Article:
Social Control. Informal social control is exercised through gossip and was formerly aided by the open Samoan houses, which prevented privacy. Formal control is exercised through the fono, which retains the right to expel individuals and, in rare cases, entire 'aiga from the community and its lands.
Conflict. In aboriginal times and throughout the nineteenth century, conflicts over titles and lands often resulted in wars. Such cases are adjudicated today by special law courts. Competitiveness—such as evidenced in, for instance, the zeal of untitled men to distinguish themselves as good servants to their matai, in oratory, in donations to the church, etc.—adds areas of conflict to social life.
Religion and Expressive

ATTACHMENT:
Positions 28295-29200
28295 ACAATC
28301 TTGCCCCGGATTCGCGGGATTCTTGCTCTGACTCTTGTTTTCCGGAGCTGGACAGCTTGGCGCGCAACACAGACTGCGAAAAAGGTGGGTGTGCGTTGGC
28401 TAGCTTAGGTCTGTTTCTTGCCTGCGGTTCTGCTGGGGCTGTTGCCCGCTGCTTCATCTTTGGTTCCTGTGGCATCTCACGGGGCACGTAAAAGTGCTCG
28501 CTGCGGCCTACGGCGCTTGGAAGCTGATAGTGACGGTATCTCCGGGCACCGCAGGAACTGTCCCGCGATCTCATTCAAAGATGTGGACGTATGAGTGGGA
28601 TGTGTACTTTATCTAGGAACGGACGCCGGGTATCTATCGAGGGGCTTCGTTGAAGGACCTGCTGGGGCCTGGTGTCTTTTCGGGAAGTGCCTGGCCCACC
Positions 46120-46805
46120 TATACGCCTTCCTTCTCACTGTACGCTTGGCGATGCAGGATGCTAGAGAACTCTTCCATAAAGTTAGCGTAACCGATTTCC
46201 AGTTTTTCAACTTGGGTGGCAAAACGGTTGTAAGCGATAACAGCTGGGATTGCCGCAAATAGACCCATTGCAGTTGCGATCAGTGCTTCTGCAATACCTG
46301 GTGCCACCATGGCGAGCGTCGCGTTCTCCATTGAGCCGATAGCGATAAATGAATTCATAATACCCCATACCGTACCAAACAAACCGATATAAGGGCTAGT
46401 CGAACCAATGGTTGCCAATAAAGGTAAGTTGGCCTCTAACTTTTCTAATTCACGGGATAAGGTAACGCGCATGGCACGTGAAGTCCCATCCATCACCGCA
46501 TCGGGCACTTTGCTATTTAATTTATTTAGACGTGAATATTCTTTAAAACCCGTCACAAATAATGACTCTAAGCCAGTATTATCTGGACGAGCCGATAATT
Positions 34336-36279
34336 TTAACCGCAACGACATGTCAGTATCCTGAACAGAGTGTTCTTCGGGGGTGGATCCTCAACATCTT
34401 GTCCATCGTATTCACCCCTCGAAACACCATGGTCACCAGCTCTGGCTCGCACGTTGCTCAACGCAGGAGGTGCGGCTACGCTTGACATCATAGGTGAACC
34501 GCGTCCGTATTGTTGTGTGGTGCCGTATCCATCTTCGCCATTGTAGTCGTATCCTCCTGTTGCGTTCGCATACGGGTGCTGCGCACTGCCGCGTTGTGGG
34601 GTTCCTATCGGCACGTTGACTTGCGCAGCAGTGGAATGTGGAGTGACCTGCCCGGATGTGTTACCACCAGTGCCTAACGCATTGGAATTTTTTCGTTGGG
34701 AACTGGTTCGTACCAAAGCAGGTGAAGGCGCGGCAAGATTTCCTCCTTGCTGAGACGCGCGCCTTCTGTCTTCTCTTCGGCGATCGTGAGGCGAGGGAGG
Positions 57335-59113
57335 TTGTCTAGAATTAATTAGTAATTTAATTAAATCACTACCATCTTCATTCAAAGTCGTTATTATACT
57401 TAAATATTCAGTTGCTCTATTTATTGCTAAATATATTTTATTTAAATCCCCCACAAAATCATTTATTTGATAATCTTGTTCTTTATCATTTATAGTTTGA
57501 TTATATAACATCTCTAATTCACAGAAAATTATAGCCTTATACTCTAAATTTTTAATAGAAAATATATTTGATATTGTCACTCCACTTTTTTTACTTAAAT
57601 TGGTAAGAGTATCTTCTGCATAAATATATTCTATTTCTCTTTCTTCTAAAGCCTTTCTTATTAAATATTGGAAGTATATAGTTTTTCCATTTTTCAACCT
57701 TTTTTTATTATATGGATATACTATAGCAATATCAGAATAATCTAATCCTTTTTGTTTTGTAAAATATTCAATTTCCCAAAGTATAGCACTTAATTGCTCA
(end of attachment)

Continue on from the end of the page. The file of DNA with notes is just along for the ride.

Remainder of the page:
Religious Beliefs. Today, Samoans are devout Christians, following diverse Protestant denominations, as well as the Roman Catholic church. Pre-Christian beliefs in ancestor-spirits (aitu) are still widespread, but they are not openly confessed vis-à-vis Europeans. Aitu formerly were family gods, and they have retained their character as locally associated and kinship-bound deified ancestors. There was a belief in a supreme being, Tangaloa, but Samoa probably never developed a national cult like that of the Society Islands or Hawaii. Tangaloa was a deus otiosus who withdrew after having caused the emergence of the islands and set in motion the process which led to the evolution of natural phenomena and, ultimately, humans. Aitu were the active numinous beings who interfered directly in everyday life.